Diabetes is one of the world’s oldest known diseases, with a history that dates back 4,000 years to Chinese medical records! Today, it ranks as the most common chronic illness in North America. Let’s start with a few statistics.
- More than 9% of Canadians have diabetes; that’s 3.3 million people.
- Approximately one third of people with diabetes don’t know they have it.
- Some 35,000 new cases of diabetes are diagnosed in Quebec each year.
- About 1 in 8 people will develop diabetes in his or her lifetime.
- The most common form of diabetes – type 2 – is closely linked to cardiovascular disease: in 4 out of 5 cases, people with type 2 diabetes will die of heart disease.
- 6 in 10 people with diabetes also have high blood pressure and/or high cholesterol.
Diabetes has two causes: the insufficient production of insulin by the pancreas or the inadequate use by the body of the insulin produced. Insulin is a hormone that carries glucose into the body’s cells from the blood. If the body lacks insulin, glucose remains in the blood, causing hyperglycemia (high blood sugar level).
Type 1 and type 2 diabetes
Type 1 diabetes represents only 10% of cases of diabetes. Those who have it do not produce any insulin at all. As a result, they require daily insulin injections. This form of diabetes often occurs at puberty, hence its former name “juvenile diabetes.
Type 2 diabetes results from the insufficient production of insulin by the body or the poor use of insulin by the cells (known as “insulin resistance”). It usually develops in adults, but in recent years, it is starting earlier in life due to poor lifestyle choices: unhealthy diet, lack of exercise, etc.
While you cannot prevent type 1 diabetes since it is due to genetic factors, you can avoid or delay the onset of type 2 diabetes. All experts agree that prevention is the key. For example, adopting a healthy, balanced lifestyle, which includes a sound diet and regular exercise, is one of the best ways to prevent type 2 diabetes. Starting at age 40, you also need to get tested for the disease every three years.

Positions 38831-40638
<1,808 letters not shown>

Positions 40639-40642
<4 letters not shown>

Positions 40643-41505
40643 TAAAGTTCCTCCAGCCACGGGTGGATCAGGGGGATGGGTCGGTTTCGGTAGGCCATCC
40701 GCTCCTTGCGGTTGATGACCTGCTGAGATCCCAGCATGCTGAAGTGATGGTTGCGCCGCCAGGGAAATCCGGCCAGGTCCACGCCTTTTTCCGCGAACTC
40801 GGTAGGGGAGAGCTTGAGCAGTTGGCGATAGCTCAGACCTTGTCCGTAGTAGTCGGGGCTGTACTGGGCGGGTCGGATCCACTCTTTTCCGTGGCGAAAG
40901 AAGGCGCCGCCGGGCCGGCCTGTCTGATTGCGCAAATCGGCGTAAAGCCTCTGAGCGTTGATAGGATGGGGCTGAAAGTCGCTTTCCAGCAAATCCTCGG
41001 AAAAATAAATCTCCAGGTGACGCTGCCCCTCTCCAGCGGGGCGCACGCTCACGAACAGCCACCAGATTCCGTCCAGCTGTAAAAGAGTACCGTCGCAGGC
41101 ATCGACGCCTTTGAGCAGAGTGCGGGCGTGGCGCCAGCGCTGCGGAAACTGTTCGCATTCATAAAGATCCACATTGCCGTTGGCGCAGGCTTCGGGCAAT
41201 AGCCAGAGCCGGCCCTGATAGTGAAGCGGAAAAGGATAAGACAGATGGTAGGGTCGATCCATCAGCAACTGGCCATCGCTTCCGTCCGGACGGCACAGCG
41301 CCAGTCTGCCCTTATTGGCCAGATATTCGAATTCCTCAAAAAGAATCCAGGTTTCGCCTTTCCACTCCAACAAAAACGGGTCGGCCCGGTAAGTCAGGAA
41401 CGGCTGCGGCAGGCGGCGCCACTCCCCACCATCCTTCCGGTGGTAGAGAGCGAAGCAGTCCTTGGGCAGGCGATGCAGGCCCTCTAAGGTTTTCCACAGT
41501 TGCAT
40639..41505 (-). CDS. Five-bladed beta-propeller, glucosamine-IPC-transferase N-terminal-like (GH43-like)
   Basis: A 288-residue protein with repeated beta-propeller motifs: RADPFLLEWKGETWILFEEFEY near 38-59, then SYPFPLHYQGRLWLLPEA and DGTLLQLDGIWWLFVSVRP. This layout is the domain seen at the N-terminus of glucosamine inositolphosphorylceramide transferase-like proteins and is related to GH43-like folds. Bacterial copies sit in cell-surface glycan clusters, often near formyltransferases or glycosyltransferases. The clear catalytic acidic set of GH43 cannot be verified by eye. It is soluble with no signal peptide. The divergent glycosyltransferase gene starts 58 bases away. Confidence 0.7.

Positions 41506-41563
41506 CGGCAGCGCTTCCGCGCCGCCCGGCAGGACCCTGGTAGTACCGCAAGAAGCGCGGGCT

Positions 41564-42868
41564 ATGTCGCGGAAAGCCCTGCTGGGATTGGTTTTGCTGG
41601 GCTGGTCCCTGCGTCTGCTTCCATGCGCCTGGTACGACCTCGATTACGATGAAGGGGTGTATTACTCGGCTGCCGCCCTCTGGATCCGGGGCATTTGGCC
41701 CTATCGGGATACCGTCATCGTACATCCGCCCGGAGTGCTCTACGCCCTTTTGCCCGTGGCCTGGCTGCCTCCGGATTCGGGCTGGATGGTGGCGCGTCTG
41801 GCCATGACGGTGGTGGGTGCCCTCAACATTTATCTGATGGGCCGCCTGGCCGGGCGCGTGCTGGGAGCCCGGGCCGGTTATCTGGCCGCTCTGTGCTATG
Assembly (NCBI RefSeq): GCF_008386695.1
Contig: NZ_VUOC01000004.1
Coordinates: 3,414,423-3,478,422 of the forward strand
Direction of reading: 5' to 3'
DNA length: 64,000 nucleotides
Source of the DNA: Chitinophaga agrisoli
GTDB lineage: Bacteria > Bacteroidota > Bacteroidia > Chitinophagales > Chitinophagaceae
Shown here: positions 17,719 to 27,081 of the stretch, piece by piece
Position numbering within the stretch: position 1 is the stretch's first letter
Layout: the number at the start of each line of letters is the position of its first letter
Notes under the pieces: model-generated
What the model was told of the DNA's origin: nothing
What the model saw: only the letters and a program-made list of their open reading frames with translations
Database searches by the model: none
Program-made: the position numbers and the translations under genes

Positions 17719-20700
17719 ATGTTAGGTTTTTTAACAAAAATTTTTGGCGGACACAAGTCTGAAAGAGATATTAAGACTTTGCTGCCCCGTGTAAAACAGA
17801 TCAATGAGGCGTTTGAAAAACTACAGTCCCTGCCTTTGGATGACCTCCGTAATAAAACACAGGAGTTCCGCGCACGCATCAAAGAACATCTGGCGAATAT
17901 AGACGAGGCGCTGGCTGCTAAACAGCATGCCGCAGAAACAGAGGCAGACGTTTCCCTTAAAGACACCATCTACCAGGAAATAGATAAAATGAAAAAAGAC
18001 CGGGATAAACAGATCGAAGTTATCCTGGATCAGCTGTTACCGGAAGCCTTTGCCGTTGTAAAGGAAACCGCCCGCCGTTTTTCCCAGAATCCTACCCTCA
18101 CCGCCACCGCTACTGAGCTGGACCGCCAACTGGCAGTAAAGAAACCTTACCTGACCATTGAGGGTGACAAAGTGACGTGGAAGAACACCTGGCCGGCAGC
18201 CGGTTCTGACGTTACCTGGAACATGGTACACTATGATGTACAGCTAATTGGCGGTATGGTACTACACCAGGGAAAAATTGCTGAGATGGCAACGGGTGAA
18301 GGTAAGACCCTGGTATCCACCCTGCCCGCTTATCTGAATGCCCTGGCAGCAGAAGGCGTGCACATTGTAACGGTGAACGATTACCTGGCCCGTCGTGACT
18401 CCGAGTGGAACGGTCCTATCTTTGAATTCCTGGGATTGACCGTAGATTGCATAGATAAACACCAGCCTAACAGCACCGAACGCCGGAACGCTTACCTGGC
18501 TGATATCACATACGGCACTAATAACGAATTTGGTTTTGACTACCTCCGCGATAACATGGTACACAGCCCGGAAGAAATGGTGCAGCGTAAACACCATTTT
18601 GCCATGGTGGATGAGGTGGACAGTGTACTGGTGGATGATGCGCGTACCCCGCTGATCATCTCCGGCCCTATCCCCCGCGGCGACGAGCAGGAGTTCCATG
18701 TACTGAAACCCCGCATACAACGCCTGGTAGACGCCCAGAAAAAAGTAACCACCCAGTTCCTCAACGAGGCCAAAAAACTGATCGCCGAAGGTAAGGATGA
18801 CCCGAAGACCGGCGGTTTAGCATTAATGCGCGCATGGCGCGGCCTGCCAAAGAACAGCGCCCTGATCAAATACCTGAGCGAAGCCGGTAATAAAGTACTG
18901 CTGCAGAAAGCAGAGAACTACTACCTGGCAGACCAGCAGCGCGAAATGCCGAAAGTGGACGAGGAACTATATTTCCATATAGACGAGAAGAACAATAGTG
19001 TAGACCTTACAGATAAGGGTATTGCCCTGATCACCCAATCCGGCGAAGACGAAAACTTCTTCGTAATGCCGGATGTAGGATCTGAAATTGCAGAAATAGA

Complications of type 2 diabetes
High levels of glucose in the blood can affect many organs. In fact, diabetes is one of the leading causes of blindness, amputation, renal failure, neuropathies (diseases of the nervous system), heart disease and strokes.
To prevent these complications, the best strategy is to control your blood glucose levels as much as possible through a healthy lifestyle and medication. People with diabetes need to measure their blood glucose on a regular basis using a blood glucose meter available at the pharmacy.
There are various models of blood glucose meters available. Your pharmacist can help you choose the one that will be right for you, based on your answers to the following questions:
- Do you have any specific issues (e.g., problems with your vision or dexterity)?
- What type of lifestyle do you have? (e.g. at home, working on the road, shift work)?
- What are your preferences (e.g. a device that is easy to use or one with more advanced technological features)?
Your family pharmacists can help you with the overall management of your diabetes. Whether you need information on prevention measures, medication or blood glucose testing, feel free to ask them.
If you have diabetes, it is extremely important to properly control your blood glucose. If you are having difficulty reaching the targets set by your healthcare professional or if you experience bouts of hyperglycemia or hypoglycemia, speak with your family pharmacists. They can give you advice and recommend changes to your drug therapy, if need be.
Many Uniprix-affiliated pharmacies offer a blood glucose monitoring service and private consultations on diabetes management. Ask about these services.
*Certain conditions must be respected. Fees may apply. Ask a member of the pharmacy team for more information. Pharmacists alone are responsible for the practice of pharmacy. They offer related services only on behalf of pharmacist-owners.